As you enter Phase 2 of the boulders you should notice the mouth of the trail is quite wide. This portion of the trail seems like it will never end because of how long it is. If the sun is out, it doesn’t matter what the temperature is here, you will always feel hotter than you are. Remember to drink your water and take your time. Once you complete this section of the hike, you should be able to take in some great views of Phoenix.
Phase 3 is again very short, relative to the last section, and starts to veer the left. From the head of this section, you’ll think that the hike is complete once you make it to the top here. However, as Lee Corso always says: “Not so fast my friend!” The end of this section brings you to Trail Marker #33. It’s here, though, that you can see the peak of the mountain.
Phase 3 ½ as I call it, is a little different than the last three sections in that there are less boulders. The terrain is a little more mixed. There are sections here where, again, you’ll want shoes with a solid amount of grip. This is the section of the hike where friendships are made. You’ll chat with the folks coming down and have good laughs about how close you are.
Camelback Mountain Summit
From the last section of the boulders you can take a few different routes to the summit. I tend to take the furthest right path. It seems that this path is generally less crowded.
Depending on the season, time of day, and weather, the number of people at the summit will vary. On this most recent trip, there were probably 75 people at the peak. While certainly crowded, there’s still space to relax, sit down, and take some amazing photos. Northwest of Camelback, you’ll have a great photo opportunity of Piestewa Peak. If you’re feeling up to it, read our guide on Piestewa Peak via the Summit trail and let us know which one you think is more difficult.
The peak of Camelback Mountain allows for incredible 360-degree views of Phoenix, Scottsdale and Paradise Valley. Feel free to help someone out and take a picture of them as they take a picture of you. You’ll make a friend and you’ll be glad you have the picture.
There’s also a great marker at the summit, marker 37, which indicates you’ve made it. You’ll definitely want to capture a photograph of marker 37 to prove to your friends you made it.
Stay for as long as you need, but eventually you’ll make your way down exactly the way you came up.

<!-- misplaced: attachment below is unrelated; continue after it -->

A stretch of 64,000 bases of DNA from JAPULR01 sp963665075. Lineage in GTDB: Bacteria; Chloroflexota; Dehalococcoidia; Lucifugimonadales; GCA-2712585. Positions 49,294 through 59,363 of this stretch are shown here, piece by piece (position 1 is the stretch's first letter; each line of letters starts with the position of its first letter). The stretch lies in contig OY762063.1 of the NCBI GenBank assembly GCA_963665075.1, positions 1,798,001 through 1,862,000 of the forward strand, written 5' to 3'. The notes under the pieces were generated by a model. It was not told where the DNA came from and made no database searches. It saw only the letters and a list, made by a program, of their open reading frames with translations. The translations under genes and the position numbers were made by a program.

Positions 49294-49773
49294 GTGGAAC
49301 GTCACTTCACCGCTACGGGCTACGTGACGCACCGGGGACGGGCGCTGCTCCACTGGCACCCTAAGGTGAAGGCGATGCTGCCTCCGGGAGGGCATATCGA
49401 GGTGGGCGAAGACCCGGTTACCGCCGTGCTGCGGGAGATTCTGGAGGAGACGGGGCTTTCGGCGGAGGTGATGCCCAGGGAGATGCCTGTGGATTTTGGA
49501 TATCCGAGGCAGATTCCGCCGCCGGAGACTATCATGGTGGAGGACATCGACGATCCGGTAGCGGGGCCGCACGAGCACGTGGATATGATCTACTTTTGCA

Down hiking the Echo Canyon trail
I don’t often post much about downhiking out and back trails, however, there are few things you might have missed that are cool to check out.
As you finish the long section of boulders there’s signage that indicates keeping you on trail (to the left). There is, however, a hidden cave by going right. The cave is beautiful and something you might want to take advantage of on a hot day. On my most recent visit, there was a gentleman jamming out that I said “Hello” to.
Descending down the mountain I slipped on more than one occasion. Take every step carefully down all of the boulder sections. Be even more careful as you take the steep rock (down this time). Use the handrail as feel free to use both sides of the trail.
The Camelback Mountain hike is one of Phoenix’s treasures as far as urban hikes go. There’s such a great feeling of accomplishment that you’ll get by completing this hike. Feeling rather energetic I actually completed this hike twice (back to back). I recommend this at least once in your lifetime if you’re feeling up to it. Of course, make sure you are properly hydrated and have plenty of food, though, before setting that goal.
Remember to check the Official Phoenix Parks and Recreation page to make sure the trails are open. The city of Phoenix will often close the trails if temperatures get too hot. Additionally, there are, sadly, a lot of rescue attempts in the summer. The trails are sometimes closed without notice as rescue trails seek to rescue those in need.
Similar to Piestewa Peak, you don’t have to complete this hike in order to have fun. In the fall and winter months, the trail is beautiful and is really enjoyable. We hope our review helps you with any questions that you might have. More than anything we hope that you get outdoors and…
Go Hike Arizona!